I swear, my brain synapses actually began to fire differently. After an initial day or two of having to really think through my meal options and weighing every ounce of sliced strawberries or skinless chicken breast, I instinctively started choosing more appropriate portions of healthier food items. And, even after my 6-day experiment was over, this habit carried on into subsequent days--first at 90%, then at 75%, then at 40%...until it all but drifted away.

This past week, I wasn't trying to be health conscious at all. And, wow, did I ever succeed at that. This morning, in honor of St. Patrick's Day, I dumped probably a quarter cup of Irish Cream creamer into my coffee along with several packets of sweetener. (In my defense, it was a really big coffee mug...but still.) This is an old habit, one that managed to resurrect itself because of my inattention today, but a small part of me DID stop and DID think. A tiny part of me DID remember doing my coffee ritual differently last Monday and the Monday before that. And this was the part of me that caused my hand to pause for a split second before I poured in that creamer. I could have changed directions, reached for the skim milk instead, had I wanted to. (As it turned out, I didn't want to, but that's a different discussion.)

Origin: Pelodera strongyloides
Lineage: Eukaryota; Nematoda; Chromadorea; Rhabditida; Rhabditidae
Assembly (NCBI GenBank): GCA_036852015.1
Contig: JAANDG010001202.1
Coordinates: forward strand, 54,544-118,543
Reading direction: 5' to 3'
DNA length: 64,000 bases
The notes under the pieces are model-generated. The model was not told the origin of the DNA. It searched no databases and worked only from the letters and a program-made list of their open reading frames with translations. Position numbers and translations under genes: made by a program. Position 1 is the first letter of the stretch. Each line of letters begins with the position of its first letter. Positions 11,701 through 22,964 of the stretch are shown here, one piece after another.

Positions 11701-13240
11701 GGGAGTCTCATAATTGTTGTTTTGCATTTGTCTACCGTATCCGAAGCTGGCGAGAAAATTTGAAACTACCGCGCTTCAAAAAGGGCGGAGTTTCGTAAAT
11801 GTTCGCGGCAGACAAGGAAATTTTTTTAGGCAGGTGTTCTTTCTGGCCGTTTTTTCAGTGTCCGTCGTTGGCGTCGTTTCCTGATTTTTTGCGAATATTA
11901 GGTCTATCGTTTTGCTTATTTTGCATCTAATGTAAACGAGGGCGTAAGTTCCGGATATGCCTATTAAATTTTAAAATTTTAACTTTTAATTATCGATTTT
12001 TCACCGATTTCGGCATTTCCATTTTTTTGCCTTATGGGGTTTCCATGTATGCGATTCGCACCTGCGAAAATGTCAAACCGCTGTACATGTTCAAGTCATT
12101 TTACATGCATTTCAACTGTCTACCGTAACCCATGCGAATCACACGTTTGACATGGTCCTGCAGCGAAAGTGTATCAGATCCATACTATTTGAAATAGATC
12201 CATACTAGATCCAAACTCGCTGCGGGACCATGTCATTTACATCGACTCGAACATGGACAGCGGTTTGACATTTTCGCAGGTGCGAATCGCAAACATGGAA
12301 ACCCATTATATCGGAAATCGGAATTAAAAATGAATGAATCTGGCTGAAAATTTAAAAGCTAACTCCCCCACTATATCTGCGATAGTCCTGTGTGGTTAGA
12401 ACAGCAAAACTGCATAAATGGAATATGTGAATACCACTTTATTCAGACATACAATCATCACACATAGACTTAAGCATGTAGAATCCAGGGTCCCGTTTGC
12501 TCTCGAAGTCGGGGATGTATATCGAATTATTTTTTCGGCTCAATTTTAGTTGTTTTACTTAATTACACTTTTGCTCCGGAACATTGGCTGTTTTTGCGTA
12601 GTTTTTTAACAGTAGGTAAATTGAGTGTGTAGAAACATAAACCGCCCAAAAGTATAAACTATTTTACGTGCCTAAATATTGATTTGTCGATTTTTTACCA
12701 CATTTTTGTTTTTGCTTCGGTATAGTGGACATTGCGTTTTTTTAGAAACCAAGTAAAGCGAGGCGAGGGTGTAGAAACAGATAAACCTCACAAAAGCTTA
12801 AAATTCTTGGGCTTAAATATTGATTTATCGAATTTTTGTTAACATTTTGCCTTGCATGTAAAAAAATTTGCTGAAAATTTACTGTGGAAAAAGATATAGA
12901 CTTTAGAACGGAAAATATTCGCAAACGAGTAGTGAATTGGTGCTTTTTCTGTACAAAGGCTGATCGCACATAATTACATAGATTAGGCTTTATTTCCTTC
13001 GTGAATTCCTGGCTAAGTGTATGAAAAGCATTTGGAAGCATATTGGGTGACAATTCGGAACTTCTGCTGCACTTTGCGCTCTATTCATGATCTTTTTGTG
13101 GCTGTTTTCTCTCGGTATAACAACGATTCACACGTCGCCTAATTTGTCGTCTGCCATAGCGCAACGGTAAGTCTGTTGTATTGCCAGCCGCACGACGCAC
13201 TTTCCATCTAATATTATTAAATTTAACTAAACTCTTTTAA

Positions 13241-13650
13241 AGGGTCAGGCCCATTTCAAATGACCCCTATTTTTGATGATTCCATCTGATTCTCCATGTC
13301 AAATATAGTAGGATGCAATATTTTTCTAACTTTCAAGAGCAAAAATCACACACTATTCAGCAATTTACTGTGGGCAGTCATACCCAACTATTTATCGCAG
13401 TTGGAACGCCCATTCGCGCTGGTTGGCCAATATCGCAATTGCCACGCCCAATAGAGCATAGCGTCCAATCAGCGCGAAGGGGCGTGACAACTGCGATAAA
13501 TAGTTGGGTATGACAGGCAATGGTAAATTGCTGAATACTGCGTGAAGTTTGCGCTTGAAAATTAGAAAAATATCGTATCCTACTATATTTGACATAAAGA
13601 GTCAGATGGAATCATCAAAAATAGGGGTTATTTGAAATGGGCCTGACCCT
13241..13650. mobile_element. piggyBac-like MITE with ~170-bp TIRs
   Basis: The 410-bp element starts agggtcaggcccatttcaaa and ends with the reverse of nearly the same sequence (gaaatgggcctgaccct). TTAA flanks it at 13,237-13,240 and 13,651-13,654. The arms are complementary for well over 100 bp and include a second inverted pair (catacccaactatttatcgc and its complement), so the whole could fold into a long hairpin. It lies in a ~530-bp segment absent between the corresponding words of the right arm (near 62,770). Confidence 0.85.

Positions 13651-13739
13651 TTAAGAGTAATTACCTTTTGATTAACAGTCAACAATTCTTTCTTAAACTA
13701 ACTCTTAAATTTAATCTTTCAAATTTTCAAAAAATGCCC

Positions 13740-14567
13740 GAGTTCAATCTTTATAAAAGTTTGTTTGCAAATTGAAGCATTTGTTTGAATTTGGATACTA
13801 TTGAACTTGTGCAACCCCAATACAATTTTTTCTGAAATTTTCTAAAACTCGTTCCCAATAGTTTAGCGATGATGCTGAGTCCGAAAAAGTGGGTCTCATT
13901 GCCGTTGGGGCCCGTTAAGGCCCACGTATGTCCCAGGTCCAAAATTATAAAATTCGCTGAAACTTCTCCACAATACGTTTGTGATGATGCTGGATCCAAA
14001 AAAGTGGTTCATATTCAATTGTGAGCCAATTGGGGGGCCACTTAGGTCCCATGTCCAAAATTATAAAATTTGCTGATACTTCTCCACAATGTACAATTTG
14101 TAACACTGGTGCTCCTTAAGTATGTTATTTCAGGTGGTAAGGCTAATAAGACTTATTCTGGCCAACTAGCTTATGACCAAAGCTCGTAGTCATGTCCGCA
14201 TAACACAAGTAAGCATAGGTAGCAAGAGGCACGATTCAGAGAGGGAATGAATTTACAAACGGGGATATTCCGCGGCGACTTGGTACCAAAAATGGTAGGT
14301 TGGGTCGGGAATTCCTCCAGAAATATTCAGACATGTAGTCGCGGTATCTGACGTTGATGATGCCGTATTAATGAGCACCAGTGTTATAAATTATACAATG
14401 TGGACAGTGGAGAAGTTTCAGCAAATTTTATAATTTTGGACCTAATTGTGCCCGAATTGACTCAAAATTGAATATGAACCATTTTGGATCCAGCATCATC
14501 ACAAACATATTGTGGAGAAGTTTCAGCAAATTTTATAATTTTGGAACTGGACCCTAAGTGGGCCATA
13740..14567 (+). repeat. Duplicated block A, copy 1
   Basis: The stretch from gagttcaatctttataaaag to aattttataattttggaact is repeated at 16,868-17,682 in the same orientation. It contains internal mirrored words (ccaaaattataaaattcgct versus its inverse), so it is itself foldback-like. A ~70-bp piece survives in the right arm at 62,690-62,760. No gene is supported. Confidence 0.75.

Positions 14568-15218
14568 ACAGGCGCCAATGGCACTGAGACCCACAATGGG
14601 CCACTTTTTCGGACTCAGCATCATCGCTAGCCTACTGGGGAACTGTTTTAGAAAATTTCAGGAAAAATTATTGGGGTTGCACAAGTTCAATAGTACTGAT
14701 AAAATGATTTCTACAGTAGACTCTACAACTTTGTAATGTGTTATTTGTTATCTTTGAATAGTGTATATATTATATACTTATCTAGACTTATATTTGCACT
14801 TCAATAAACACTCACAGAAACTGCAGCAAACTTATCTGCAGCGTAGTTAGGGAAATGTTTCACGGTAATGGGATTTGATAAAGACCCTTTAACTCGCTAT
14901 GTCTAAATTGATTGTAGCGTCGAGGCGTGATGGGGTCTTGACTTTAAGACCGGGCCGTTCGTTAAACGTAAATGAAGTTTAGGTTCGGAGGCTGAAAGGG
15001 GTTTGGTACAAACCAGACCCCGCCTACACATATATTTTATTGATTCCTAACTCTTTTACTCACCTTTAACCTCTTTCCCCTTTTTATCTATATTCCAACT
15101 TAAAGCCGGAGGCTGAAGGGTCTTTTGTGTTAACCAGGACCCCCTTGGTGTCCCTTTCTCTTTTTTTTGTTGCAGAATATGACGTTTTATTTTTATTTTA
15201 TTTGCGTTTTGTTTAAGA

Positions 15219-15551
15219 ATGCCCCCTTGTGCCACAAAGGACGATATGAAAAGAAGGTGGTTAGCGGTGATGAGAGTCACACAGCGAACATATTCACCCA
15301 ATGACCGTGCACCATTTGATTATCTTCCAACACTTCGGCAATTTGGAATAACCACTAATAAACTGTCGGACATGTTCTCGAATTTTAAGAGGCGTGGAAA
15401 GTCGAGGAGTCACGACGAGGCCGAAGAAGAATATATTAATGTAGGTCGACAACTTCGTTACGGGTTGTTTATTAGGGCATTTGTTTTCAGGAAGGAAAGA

The good news is: there's almost always a choice...whether we want to stop procrastinating, run our errands more efficiently, think more optimistically, write 10 more manuscript pages per week, exercise daily. The better-for-us, wished-for habit is right there, just waiting for us to claim it as our own. The bad news is: we need to embrace this power by recognizing its existence, and it's far too easy to float through life's hours in a sucralose-drugged state of semi-consciousness.

Or maybe that's just me.

Tuesday, March 11, 2008

Fabulous True Stories

For anyone who loves reading humorous, honest and heartfelt stories about women, the professional obstacles they encounter and the moments that challenge and inspire them, take a look at this just-released book--WATER COOLER DIARIES: Women Across America Share Their Day At Work (http://www.thisdayinthelife.com/).